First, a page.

Book Four may still be my favorite, after all these years. The vast majority of Homeric verse is dialogue. As a writer, I really appreciate the way the seeds of drama are already present in Homer, because drama has to be able to personify without the benefit of narratorial intervention. Helen is characterized in Book Four purely through what she says and her interactions with others, and it’s a great characterization. You have such a strong sense of who this person is; and man, is she something else.

And then there’s the part in Book Five where we’re told that Odysseus has refused immortality, which the goddess Kalypsô has offered him, because he wants to go home. I think this is one of the most moving things in all of literature. I understand that there’s cultural differences: marriage, courtship, everything was different; to be sure, Penelope had no say in marrying Odysseus. And yet, with all of that on the table, it’s still an incredible tribute to the power of this relationship—the fact that Odysseus accepts death in order to be back where he belongs. The idea of acceptance of death as the ultimate expression of both the wonder and tragedy of the human condition is, among other things, a moment of contact between the Odyssey and the thought-world of its predecessor, the Iliad, which is all about coming to terms with mortality, of course. Here, Odysseus has already made the choice, with absolutely no fuss. I think that’s incredibly moving.

ER: In the first translation workshop I took, our professor would often ask, “What’s the one thing?” If you could only get across one aspect of this text, what is most important for you? His idea was that if you’re really committed to this one aspect, and you start there, then everything else will come along with it. For you, what’s that one thing about the Odyssey?

DM: It’s so hard to choose. And some of the qualities that you think are so important are, ostensibly, in direct opposition to other qualities. To me, one of the things that’s paramount about the Odyssey is its quality of charm. I don’t know how else to say it. One of the reasons I’ve always admired the Fitzgerald translation so much is he understands the humor, the charm, the flirtatiousness...and I don’t mean charm in a shallow sense. There’s an enchanted quality, the sense of a twinkle in the eye.

I do feel, and this is not meant as a criticism of any translator living or dead, that it is a mistake for one person to translate both epics. It never works. Whatever the prehistory of these texts is, the Odyssey and the Iliad are two completely different thought-worlds, although obviously they share the same culture. In a strange sense, from the point of view of translation, they’re completely different. I don’t know of a single example of a person who has done both persuasively. Pope's Iliad is one of the greatest thing of all time, and the Odyssey is an afterthought. Fagles’ Iliad is so much better than his Odyssey. Fitzgerald translated the Iliad—nobody cares. It’s a matter of temperament. You’re either an Odyssey person or an Iliad person.

ER: Emily Wilson’s recent Odyssey made headlines for being the first to be translated by a woman. Yours may be the first to be translated by an openly gay man. In your view, what bearing does the identity of the translator have on their work? Do you feel that your own individuality—not just a Jewish gay man, but your particular life and perspective—has shaped your translation? In what ways?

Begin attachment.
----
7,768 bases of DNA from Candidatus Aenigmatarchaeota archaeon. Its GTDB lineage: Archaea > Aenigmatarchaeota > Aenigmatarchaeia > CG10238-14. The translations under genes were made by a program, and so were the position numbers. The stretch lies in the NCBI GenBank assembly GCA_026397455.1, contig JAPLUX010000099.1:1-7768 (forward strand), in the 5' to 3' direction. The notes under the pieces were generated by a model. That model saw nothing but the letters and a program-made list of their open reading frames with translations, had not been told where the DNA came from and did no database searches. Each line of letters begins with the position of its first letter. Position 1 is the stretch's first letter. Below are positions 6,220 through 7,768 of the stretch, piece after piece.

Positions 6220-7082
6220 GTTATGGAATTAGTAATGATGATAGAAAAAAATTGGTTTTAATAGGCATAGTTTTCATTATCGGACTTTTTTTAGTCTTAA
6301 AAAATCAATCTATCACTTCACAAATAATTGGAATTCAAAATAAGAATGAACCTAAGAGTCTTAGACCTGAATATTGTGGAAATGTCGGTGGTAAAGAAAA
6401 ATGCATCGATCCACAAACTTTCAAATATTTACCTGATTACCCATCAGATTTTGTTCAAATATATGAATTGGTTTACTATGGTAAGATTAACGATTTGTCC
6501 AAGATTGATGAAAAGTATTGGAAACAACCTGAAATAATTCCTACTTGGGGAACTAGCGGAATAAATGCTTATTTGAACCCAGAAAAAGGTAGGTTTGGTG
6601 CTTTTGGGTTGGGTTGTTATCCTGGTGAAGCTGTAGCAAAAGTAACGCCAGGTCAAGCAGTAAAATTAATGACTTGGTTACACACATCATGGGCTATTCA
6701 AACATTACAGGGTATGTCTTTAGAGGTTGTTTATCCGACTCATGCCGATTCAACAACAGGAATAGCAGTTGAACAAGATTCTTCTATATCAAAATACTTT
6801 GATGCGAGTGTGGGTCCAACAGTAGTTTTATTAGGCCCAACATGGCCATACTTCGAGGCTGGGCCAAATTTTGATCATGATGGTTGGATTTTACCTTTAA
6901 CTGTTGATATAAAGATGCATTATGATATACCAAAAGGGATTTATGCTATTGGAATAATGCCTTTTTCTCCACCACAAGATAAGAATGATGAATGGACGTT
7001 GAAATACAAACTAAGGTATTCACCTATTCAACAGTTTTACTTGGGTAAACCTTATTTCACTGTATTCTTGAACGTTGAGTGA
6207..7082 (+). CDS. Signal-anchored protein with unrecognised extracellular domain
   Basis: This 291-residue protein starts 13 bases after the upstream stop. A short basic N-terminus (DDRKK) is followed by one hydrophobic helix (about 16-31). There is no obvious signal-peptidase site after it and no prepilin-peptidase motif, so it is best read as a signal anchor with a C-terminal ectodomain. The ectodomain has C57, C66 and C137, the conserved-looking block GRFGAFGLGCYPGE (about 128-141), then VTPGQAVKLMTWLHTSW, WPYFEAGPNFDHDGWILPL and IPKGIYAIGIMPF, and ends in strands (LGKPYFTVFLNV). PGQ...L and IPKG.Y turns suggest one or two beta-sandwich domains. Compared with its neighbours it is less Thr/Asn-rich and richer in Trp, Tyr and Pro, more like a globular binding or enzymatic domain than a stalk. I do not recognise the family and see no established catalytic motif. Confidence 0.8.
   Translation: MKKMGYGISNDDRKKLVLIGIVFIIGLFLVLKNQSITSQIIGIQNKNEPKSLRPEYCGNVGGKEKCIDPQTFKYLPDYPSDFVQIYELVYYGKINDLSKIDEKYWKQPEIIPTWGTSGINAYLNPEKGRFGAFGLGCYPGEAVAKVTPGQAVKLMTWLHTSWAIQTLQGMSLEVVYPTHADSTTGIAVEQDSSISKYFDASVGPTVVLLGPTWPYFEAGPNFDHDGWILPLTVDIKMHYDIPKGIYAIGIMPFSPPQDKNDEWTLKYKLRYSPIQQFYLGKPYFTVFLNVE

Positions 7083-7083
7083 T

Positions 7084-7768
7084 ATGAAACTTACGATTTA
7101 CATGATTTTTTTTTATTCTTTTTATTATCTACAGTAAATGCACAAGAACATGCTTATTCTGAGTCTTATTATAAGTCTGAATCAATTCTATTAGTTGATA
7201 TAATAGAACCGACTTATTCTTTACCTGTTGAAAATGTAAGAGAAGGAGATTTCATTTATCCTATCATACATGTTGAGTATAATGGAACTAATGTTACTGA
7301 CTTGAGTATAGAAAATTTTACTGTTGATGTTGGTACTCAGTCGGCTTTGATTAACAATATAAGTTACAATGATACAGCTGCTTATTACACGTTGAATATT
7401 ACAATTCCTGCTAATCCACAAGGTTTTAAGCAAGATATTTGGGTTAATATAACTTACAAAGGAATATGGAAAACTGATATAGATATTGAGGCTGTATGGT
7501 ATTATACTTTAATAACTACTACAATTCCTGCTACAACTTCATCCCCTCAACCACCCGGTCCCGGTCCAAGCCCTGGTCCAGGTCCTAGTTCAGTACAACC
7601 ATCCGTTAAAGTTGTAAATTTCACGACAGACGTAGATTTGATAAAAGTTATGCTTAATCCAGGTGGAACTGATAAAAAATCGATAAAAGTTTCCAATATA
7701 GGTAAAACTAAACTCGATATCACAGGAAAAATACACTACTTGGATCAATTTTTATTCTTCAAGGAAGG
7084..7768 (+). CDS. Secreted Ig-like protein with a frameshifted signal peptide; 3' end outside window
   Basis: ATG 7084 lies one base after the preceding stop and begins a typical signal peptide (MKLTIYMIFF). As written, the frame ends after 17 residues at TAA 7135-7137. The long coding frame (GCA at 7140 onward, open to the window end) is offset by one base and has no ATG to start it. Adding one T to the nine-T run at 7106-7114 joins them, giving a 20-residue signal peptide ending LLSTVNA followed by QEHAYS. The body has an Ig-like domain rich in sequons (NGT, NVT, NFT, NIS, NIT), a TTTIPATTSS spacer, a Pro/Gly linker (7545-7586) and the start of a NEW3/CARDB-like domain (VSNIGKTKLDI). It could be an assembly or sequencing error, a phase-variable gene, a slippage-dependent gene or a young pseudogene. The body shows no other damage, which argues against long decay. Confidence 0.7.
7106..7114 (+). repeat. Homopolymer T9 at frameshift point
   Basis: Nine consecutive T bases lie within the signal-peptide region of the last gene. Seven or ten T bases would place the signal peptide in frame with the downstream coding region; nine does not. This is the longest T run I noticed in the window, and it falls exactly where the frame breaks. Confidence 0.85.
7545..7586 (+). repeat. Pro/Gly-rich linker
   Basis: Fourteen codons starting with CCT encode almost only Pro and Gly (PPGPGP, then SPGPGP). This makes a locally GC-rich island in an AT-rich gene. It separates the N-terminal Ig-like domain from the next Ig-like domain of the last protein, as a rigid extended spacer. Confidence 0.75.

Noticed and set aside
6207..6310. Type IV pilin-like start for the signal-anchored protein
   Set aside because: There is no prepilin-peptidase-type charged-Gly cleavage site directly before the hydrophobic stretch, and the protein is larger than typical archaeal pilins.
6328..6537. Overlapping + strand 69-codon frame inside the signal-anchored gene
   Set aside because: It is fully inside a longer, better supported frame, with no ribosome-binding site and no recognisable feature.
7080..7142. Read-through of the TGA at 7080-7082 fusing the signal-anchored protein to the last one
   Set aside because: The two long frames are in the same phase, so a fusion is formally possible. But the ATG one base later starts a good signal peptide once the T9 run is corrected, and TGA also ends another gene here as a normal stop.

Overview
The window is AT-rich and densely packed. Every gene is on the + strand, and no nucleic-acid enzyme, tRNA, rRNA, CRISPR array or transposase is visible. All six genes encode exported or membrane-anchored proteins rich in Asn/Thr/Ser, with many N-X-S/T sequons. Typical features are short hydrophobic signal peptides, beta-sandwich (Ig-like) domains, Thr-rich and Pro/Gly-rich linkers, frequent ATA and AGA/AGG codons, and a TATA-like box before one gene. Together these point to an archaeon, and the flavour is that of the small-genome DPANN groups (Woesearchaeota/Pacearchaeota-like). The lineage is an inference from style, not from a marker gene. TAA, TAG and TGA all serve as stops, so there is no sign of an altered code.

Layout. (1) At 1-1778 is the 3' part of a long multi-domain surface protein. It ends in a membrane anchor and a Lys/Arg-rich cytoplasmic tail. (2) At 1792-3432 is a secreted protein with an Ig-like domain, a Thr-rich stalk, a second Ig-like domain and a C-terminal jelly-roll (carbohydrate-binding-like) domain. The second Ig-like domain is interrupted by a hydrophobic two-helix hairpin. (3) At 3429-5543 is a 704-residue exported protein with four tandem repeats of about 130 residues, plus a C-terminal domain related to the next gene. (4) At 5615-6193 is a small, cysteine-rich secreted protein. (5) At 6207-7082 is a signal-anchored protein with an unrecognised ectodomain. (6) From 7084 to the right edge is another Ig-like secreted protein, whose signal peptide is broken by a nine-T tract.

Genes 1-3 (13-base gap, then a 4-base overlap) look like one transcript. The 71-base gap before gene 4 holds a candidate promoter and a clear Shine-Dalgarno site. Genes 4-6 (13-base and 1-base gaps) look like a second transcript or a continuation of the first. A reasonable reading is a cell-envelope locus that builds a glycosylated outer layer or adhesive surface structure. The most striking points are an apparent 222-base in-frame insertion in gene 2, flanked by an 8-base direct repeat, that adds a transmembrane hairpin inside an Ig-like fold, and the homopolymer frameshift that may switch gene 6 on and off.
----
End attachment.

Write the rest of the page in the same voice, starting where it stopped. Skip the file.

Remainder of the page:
DM: I think one has to be wary here. Going back to my grad school days as a gay activist and a person who was thinking a lot about gender and gender studies, what I dislike about this whole “first woman translator” or “first openly gay translator” stuff is the deeply essentializing assumptions that underly it—the assumption that, for instance, only women care about (or perceive) gender issues, that only women have a feel for female characters. I dislike all this because it’s a kind of reductive thinking that erases precisely the kind of complexities that literature is supposed to illuminate. There is no such thing as a “female translator” any more than there is a “male classicist” (Really? What kind of male? Gay? Straight? Jewish? Muslim? Disabled?). I think this is an extremely dangerous path to go down—it allows people to dismiss the work of writers or scholars or translators based on a very superficial approach to identity. I have to say that it never occurred to me, when we were planning the marketing of my Cavafy translation (C. P. Cavafy: Complete Poems, Alfred A. Knopf, 2009) to say that I’m the first openly gay translator of this gay poet, because it didn’t seem to matter. You either know Greek and you have taste, or you don’t. I started writing and publishing in the late ’80s, during the culture wars and the beginning of gay studies, but as much as that moment marked me I would never want anyone to talk about me as if the only salient thing about me were my gayness, or for that matter, my Jewishness. I just don’t think it’s relevant.

That said, there’s nothing wrong with the idea that someone of a given identity or persuasion will foreground an issue that seems to have been neglected—that’s something I’m happy to talk about, because that’s what causes disciplines to evolve. But in the end, I would repeat that you bring everything you are to everything you write and everything you translate. You like to feel that part of who you are might make you particularly sensitive to a certain aspect, or feel something more deeply than someone who had no experience of that thing. But again, it’s not necessarily the case.

Translator's Note